An origin story
Director Jackie Turner talks about how she came to love bananas and became passionate about telling a story of the future of bananas.
Two thousand and eleven was the year I discovered that bananas do not grow on trees. To a botanist, this may not have seemed all that profound; Musa acuminata, after all, is in fact a herbaceous plant more closely related to large grasses than to trees. But to me, the discovery carried both scientific and metaphorical significance.
My month-long research project on a corporate-owned banana plantation was a crash course in the truths of both banana biology and corporate agriculture. Due to the numerous tropical diseases that target them, bananas, as we know them, cannot grow without a cocktail of herbicides, pesticides and fungicides. Airplanes dump a plethora of chemicals on the fields of banana plants up to four times a week, and men with backpack sprayers walk amongst the plants daily, spraying them from root to tip. The soil they grow in is severely degraded and resembles clay in its consistency. Seeing the environmental destruction caused by the corporate model of banana growing, accompanied by the injustices faced by the workers with whom I lived and interacted on a daily basis (most of the men I encountered reported being sterile, likely caused by the near-continuous rain of pesticides on their homes within the plantation), forced me to reconsider everything I thought I knew about food and agriculture. Most specifically, it showed me a banana at the grocery store does not actually “cost” 20 pence.
Upon my return to the United States, I stopped eating bananas and launched into my own research project, reading everything I could find about banana agriculture. What revelations slowly dawned on me began to haunt my footsteps as I pursued a career in documentary and reality television. Last year, I came upon several UN reports discussing global soil degradation and the soon-to-come dire consequences of aggressive agricultural methods, such as monoculture, that have prevented soil from properly recovering and may soon render our planet unable to support its inhabitants.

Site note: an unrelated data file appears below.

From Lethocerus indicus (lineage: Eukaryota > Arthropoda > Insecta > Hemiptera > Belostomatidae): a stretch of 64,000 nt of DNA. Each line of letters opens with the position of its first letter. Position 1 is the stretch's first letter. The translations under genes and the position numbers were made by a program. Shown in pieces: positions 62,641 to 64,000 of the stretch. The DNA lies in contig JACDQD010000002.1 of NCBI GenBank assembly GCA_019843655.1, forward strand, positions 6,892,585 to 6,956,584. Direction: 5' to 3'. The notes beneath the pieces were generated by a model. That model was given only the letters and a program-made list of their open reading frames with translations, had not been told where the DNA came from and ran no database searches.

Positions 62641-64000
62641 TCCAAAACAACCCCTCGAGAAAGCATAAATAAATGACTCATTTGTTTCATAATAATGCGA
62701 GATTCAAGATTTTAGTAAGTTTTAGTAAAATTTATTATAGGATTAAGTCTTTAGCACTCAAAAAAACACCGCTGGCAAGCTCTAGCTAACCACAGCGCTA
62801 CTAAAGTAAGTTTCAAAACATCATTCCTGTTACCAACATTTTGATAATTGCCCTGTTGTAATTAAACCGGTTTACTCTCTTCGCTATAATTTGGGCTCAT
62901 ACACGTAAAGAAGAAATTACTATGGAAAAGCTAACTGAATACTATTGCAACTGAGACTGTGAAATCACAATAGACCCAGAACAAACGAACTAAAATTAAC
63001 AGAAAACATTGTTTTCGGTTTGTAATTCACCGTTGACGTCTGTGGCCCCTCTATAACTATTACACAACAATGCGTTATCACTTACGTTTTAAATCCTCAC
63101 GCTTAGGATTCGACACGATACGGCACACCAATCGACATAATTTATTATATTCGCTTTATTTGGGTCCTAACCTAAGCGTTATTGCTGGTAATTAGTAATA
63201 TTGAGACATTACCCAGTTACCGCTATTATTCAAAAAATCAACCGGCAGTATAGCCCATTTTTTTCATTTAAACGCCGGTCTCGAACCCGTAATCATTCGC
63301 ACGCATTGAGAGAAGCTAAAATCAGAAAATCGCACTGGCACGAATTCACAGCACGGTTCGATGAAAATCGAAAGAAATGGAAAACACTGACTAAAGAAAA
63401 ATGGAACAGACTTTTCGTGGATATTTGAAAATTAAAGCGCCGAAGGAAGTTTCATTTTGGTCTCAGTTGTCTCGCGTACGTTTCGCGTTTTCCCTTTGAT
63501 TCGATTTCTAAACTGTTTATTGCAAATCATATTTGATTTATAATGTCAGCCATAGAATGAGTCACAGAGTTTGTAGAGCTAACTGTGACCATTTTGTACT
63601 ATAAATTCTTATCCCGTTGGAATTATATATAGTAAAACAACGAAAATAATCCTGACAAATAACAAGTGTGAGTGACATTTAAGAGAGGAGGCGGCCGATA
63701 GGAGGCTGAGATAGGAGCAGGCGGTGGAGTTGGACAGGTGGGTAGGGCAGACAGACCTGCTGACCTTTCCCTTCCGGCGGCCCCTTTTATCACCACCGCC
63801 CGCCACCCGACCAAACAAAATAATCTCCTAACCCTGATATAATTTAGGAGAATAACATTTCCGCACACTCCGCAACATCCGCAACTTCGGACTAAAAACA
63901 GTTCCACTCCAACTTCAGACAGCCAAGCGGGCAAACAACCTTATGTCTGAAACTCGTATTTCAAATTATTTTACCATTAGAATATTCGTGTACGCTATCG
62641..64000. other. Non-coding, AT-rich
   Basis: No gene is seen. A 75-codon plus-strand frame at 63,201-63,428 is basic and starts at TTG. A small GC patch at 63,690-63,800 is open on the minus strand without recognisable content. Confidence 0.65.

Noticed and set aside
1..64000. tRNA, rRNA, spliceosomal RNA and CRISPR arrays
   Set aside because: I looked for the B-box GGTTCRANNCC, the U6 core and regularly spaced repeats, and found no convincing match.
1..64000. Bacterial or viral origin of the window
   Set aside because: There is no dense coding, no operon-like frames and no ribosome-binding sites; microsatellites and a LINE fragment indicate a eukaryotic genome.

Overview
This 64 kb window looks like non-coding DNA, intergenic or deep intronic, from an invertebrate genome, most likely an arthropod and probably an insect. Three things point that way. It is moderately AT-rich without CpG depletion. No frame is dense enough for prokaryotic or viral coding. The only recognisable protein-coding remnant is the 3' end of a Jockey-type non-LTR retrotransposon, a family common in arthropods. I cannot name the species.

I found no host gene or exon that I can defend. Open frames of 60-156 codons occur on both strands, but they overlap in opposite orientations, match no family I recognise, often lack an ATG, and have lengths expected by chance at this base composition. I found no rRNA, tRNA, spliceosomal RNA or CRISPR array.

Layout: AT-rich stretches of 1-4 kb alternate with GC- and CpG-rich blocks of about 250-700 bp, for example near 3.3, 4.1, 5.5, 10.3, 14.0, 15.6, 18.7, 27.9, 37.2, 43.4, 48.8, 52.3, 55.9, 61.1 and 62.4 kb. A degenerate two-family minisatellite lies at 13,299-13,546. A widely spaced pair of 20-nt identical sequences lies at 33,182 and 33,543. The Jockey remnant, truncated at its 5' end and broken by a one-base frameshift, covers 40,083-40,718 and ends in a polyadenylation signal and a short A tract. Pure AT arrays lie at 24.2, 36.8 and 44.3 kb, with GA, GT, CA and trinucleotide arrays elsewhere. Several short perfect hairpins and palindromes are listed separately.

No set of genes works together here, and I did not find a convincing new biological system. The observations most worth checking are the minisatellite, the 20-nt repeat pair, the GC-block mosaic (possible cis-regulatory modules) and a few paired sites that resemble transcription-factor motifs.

I’ve spent the better part of two years getting a fairly comprehensive idea of the problems and challenges of agricultural systems, and I am now eager to learn more about the ways in which policies can encourage a movement towards a more sustainable and ecologically-influenced food system. I met an amazing group of student while completing my masters degree in ecology at Imperial College London.
Together, our team is determined to answer the query: if bananas don’t “grow on trees,” what are the best ways to alter that food system to better compensate for the environmental and socioeconomic consequences of growing bananas? And if the best method is not monoculture, how should that affect the entire system and does that mean that human beings in the United States and Europe should not eat bananas, or, if they do, how can their price be more reflective of their costs to the ecological systems their growth affects? I believe my own interdisciplinary background as a filmmaker and video editor situates me uniquely to lead a team towards this goal of discovering the best ways environmentally to produce bananas and communicating those ways to the public in a way that I can facilitate a societal/consumer shift, hopefully on a national level.
My previous experiences and contacts in Costa Rica and Nicaragua give us a firm basis to start making enquirers about players in the organic/alternative banana production industry there and find the people who have interesting perspectives and innovative ideas. We as a team believe that bananas represent a quintessential story in the agricultural world narrative; if we can fix what’s wrong with bananas, there isn’t a crop on the planet that can’t benefit from that knowledge.
As the worst of the worst, bananas provide an opportunity to develop solutions for agriculture as a whole in the future. Examining alternative ways of growing bananas will provide us with the tools to re-examine agriculture and move forward. The world needs to know what the future of bananas will be, and we want to be the ones to tell that story."
by Jackie Turner